Chance and match for math majors

Intended math major ( pure math), intends to pursue PhD in math

No financial constraints, but merit scholarships would be added bonus

US citizen, Missouri

Stats:
4.0 unweighted (school doesn’t weight or rank)
36 ACT
Hoping for National Merit Semifinalist, PSAT 1480
USAMO qualifier 11th grade, USAMJO qualifier 10th grade
USAPhO qualifier (11th and 10th)
AP classes: Calc BC (5), Physics M (5), Euro (3, lack of full test last year hurt him), Physics E&M, Lang, Microeconomics, Government, French, Psychology, Chemistry, Statistics, Computer Science
EC: Math Club (VP and President), Physics club (President), Science Bowl (President), Quiz Bowl, mentors middle school math club, Math Circle mentor, teaching math at summer school to incoming freshman, MO MathCounts team mentor
Attended MathILy 3 summers, Canada/USA Mathcamp 1 summer

ED Brown
EA University of Chicago
EA University of Michigan

RD possibilities:
Amherst
Berkeley
Carleton
Harvard
Harvey Mudd
Haverford
Macalester
Pomona
Reed
Rochester
Swarthmore

If part of Brown’s appeal resides in its notably flexible curriculum, then inclusions such as Amherst and URochester make sense:

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Chance you. You’ll get in at Rochester and Macalester with merit. You’ll get in to others but when you say merit is nice you’ve picked the wrong list. Do you want to go Ivy or free ? You might add Washington & Lee, Rice, Emory, WUSTL, Miami, and Vandy as they are least offer merit. Most that you have listed don’t. If you want to go for free or cheap, look at the Honors programs at Alanbama, Arizona, ASU, and South Carolina. You’d be amazed at how many kids like you these schools attract due to their price. For solid, reasonably priced and well thought of publics, try UNC, Florida, Pitt, and Purdue.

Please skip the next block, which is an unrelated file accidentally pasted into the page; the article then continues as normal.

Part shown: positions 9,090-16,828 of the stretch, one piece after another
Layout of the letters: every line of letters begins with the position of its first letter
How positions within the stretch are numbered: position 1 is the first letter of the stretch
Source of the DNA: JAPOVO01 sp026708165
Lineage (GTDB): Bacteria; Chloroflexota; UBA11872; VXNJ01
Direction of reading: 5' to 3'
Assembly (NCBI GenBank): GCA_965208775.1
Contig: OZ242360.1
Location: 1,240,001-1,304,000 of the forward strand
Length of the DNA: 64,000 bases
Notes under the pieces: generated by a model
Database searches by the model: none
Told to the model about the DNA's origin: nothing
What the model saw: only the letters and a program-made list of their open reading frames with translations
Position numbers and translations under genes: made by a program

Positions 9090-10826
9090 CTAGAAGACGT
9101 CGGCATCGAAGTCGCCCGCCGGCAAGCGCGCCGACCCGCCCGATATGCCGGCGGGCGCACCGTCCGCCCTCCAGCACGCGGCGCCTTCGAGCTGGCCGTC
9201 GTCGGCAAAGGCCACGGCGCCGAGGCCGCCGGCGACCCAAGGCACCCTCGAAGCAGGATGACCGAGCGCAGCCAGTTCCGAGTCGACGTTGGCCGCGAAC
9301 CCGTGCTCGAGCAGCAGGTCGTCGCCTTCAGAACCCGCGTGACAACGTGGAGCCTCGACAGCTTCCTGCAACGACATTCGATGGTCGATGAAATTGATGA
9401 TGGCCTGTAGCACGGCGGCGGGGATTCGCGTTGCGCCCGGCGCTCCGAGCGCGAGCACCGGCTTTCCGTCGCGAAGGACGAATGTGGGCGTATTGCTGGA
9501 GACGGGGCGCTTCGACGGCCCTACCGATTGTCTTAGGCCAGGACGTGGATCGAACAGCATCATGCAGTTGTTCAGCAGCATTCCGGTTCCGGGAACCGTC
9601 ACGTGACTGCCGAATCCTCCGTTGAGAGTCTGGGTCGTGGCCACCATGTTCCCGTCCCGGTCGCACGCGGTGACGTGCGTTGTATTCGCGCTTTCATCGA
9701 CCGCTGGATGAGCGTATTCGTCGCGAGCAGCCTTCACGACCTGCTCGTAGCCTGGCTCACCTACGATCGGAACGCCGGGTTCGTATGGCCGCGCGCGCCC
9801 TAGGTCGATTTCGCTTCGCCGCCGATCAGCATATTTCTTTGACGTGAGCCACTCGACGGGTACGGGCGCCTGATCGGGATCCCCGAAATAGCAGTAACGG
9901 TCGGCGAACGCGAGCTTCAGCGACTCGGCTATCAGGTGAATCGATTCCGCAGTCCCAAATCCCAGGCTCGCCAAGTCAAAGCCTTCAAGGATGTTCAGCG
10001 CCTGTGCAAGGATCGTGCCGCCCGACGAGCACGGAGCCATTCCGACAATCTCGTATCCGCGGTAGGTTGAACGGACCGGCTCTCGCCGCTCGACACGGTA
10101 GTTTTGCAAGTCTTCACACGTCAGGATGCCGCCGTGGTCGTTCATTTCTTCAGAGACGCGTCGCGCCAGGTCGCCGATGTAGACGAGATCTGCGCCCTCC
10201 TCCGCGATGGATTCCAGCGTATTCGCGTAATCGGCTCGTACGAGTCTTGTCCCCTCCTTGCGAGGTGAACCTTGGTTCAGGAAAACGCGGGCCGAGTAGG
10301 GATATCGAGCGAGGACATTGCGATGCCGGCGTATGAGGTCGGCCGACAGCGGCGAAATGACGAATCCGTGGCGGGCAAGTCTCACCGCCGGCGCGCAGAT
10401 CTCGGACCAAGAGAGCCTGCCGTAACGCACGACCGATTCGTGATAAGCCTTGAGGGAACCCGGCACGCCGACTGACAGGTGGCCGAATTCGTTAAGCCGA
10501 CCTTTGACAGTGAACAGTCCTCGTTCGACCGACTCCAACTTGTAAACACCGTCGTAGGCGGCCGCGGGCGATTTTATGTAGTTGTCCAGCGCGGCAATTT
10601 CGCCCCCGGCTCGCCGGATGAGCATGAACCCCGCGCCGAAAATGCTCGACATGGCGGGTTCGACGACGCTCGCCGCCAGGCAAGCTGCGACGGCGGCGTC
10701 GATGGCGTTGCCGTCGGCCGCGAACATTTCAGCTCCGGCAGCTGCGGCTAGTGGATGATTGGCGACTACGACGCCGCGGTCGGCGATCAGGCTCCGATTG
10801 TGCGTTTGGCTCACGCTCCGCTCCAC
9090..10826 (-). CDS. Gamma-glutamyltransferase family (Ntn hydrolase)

If wanting strong but merit you might look at Case Western too. Great list. Add another couple a bit lower and think about what’s most important…prominence or cost. Assuming you get no need based aid, are your parents willing to spend $320k on an undergraduate degree with grad school to follow. If not, you can lose many of the schools on your list. And btw they are foolish or obscenely wealthy if they are willing to spend that. It’s unnecessary.

When you look at statistics about undergrad schools for PhD recipients, both in general and in math, the more prominent schools seem to dominate. Not that you can’t get into a good PhD program from a less prominent school, but it does seem to help.

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There’s a lot of professors who went to undergrad at schools I barely heard of. Yes, many come from prominence, but many do not.

Of late, the job market for math PhDs in pure math has become intensely competitive. Far fewer tenure track positions at universities, and many want statisticians or applied mathematicians. Pure mathematics Phds are not as marketable in industry.

A math degree from an Ivy or a Potted Ivy can open more doors than one from a standard flagship,if the student decides not to go to grad school.

Grad school in math is usually fully funded, so if student’s family can afford the reach schools for undergrad, there’s nothing in aiming for them. I have been a math prof for 25 years and the profession has got very competitive and pedigree oriented than when I first started.